Ayo Jegede
reviews editor
August 06, 2004
Amazon Disco:
Porcelain Porcelain
July 13, 2004
Geffen Records
Wiretap Scars Wiretap Scars
August 13, 2002
Dreamworks
Austere Austere
March 26, 2002
Dreamworks
Porcelain Porcelain
September 7, 2004
Universal Int'l
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Rock Music Reviews
Sparta
Porcelain

almost jettisoning entirely the more esoteric predilections under At The Drive-In, Sparta's Porclean affirms that essaying for a more mainstream flavor doesn't have to come at the price of originality or heft. really, 2002's Wiretap Scars was Porcelain's more turbid predecessor, still wrought with all the quirks found on ATDI's works even though Relationship of Command had offered plenty of mainstream success. Sparta was initially considered ATDI-lite and though this was a crude, reductive, and dismissive judgment, it was also somewhat correct. but their latest effort, contrary to the path of mediocrity delineated for the group, is sharp and, though simpler, never stupidly feral Punk/alt-Metal.

though much of their sound was kept from Wiretap Scars, it was given a significant melodic overhaul. the more variant song lengths are indicative of a band plunging themselves into the music, refusing to be bound by Punk truculence. as such, more attention has been paid to giving the songs weight through melody as opposed to weight through just blatant aggression. 'While Oceana Sleeps,' 'Lines In The Sand,' and 'Tensioning' are perhaps the best examples as all contain orchestral quirks, whether it be Jim Ward's greater singing confidence and prowess or the use of an orchestra to further tension the songs.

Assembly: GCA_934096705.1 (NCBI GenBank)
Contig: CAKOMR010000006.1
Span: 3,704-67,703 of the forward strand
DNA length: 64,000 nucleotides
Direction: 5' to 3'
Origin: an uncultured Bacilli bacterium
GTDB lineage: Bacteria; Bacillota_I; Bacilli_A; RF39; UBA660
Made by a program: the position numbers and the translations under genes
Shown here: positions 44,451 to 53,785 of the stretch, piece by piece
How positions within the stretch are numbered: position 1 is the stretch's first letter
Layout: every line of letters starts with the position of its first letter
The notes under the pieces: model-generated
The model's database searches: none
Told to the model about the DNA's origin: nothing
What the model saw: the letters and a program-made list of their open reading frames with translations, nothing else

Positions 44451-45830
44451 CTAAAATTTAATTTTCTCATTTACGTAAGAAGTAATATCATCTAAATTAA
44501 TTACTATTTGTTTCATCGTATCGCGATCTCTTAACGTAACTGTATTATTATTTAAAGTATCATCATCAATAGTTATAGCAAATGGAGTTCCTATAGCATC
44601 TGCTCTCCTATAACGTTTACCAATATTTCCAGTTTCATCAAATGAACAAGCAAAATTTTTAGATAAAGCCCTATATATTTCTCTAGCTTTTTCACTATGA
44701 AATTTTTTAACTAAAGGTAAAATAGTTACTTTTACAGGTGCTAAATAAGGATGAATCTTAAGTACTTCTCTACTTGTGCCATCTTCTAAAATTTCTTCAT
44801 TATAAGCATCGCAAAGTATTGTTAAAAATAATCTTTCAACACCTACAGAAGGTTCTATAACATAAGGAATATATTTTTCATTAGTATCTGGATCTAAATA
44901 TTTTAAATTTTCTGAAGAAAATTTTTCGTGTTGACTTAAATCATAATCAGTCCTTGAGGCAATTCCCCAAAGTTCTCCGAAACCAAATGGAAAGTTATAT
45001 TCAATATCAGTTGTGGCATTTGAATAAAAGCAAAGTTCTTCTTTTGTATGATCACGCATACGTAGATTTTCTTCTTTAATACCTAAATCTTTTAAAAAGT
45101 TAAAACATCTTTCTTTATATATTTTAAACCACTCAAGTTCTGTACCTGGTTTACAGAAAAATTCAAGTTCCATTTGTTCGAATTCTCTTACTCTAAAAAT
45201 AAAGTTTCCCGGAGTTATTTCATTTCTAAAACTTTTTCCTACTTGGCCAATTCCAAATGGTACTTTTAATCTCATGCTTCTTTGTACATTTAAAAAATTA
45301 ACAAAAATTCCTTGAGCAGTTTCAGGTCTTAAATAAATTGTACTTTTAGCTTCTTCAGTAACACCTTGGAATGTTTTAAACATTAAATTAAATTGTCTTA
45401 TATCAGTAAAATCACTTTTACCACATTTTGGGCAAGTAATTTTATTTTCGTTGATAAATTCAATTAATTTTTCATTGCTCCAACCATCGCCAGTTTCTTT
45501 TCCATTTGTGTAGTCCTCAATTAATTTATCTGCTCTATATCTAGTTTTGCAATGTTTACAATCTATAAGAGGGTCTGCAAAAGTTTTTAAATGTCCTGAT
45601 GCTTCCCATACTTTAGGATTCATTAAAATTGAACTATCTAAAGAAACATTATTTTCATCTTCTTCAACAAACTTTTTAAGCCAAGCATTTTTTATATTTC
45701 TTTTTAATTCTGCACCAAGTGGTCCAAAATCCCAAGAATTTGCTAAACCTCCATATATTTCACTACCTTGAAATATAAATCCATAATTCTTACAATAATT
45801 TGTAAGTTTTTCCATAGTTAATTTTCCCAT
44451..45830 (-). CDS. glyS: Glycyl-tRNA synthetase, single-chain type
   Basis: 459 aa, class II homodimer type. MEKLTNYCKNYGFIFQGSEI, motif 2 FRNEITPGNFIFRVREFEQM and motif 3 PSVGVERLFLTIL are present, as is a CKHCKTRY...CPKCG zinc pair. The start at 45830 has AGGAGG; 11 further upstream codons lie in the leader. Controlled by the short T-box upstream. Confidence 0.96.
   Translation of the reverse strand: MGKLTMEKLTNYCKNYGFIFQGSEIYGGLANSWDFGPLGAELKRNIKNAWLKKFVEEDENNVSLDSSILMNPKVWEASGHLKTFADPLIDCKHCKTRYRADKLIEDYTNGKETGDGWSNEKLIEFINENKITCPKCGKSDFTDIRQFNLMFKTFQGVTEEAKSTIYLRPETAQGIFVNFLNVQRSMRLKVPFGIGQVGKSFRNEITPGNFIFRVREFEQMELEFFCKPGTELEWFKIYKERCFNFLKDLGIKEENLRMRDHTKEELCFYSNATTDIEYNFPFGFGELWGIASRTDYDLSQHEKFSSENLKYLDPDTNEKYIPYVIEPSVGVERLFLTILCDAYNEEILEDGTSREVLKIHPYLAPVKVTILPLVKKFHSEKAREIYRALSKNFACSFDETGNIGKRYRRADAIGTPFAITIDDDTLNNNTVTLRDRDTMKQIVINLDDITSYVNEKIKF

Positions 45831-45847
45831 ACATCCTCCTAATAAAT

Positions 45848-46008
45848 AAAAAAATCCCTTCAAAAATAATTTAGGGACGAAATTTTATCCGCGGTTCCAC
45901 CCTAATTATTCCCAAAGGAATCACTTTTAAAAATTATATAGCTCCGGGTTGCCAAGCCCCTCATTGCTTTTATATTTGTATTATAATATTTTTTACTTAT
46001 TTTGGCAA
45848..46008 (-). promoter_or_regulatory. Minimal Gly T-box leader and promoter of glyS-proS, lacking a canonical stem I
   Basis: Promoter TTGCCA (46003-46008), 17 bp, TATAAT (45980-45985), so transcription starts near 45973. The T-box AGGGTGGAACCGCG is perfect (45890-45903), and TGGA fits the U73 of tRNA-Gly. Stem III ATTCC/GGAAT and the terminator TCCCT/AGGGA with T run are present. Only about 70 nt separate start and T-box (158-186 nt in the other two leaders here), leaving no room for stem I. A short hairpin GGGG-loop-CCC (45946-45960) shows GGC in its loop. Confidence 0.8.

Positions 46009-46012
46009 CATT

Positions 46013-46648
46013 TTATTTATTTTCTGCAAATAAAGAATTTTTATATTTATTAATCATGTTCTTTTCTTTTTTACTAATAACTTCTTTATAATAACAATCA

but to call their latest effort a glorious mainstream album that manages to abscond the trappings of mainstream success is still a bit unfair. in fact, in certain respects Porcelain is more experimental than Wiretap Scars. putting short but interesting pieces such as 'P.O.M.E.' (Tony Hajjar's drum solo) or 'Syncope' in the latter would have offered greater overall coherence that was missing at times. the inclusion of breaks and more melodic changes in Porcelain show more growth and greater things than just a 'mainstream' future. it's really the simple, subtle layers the band adds to the album's success with both ATDI fans and any newcomers. such subtlety and simplicity is also seen with Ward's lyrics which, for being far more digestible than anything on Relationship of Command, are still pretty meaty.

Sparta's creative pursuits have thus far found them flirting with a mainstream audience and, perhaps through a tour with Incubus and a noticeable marketing blitz, the mainstream may show interest in them. this isn't to detract from Porcelain, which is a solid, potent, and awesome return from one of the more reputable bands in the Punk and Metal genres. mainstream music should really be privileged to have Sparta in their house.

Release date: July 13, 2004
Label: Geffen
Rating: 9.0 / 10

[RMR]